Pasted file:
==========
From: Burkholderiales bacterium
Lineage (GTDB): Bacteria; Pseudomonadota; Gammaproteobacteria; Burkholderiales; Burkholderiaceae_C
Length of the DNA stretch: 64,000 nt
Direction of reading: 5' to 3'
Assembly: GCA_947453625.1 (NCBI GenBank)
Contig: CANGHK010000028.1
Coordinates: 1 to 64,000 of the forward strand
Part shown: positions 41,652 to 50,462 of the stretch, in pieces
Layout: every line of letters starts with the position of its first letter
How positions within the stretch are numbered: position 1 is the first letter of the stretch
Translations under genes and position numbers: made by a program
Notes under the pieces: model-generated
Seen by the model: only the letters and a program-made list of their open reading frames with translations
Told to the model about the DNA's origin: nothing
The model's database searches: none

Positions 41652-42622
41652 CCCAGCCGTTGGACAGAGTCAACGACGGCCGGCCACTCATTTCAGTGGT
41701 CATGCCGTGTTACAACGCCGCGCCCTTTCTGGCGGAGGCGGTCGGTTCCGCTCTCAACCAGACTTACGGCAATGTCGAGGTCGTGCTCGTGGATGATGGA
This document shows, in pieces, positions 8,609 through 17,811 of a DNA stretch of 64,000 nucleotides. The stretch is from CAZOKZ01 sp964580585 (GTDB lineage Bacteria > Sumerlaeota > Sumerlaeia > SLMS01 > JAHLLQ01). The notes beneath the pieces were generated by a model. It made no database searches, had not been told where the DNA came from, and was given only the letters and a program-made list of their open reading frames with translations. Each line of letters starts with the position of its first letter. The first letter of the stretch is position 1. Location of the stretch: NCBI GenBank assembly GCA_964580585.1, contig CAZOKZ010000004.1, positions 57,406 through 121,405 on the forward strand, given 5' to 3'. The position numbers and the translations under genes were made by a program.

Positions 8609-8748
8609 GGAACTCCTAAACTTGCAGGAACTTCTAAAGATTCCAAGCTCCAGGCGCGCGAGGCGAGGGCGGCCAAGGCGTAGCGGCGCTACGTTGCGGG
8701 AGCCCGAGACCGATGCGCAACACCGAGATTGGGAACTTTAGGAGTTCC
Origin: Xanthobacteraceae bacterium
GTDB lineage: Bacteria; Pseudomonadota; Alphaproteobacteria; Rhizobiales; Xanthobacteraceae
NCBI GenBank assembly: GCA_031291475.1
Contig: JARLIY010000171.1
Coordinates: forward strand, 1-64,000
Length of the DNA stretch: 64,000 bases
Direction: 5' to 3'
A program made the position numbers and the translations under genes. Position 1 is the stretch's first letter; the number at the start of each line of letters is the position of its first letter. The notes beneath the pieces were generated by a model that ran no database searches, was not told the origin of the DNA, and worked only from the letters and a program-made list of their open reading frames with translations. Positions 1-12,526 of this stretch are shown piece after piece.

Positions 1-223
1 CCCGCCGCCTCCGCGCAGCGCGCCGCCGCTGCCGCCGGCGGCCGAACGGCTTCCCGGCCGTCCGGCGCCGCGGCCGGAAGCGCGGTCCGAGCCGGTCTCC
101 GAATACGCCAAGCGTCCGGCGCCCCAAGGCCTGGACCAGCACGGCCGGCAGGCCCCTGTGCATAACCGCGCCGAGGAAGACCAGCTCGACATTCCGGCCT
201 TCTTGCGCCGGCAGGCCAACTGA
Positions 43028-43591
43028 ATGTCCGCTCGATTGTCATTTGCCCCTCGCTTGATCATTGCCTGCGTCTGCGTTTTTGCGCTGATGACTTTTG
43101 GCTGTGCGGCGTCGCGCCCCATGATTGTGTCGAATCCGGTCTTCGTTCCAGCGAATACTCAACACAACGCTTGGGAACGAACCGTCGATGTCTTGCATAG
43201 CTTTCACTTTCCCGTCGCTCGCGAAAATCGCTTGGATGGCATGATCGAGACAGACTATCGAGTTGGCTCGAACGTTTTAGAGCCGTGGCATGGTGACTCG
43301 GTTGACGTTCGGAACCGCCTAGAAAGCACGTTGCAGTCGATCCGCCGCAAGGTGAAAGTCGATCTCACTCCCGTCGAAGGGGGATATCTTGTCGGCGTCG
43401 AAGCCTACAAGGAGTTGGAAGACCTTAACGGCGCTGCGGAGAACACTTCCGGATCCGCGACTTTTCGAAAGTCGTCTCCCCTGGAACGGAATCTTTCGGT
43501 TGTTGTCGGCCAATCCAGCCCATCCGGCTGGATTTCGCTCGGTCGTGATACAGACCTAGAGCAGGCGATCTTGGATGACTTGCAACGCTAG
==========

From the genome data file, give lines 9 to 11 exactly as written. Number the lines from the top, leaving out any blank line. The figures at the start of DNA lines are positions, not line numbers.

Layout: every line of letters starts with the position of its first letter
How positions within the stretch are numbered: position 1 is the first letter of the stretch
Translations under genes and position numbers: made by a program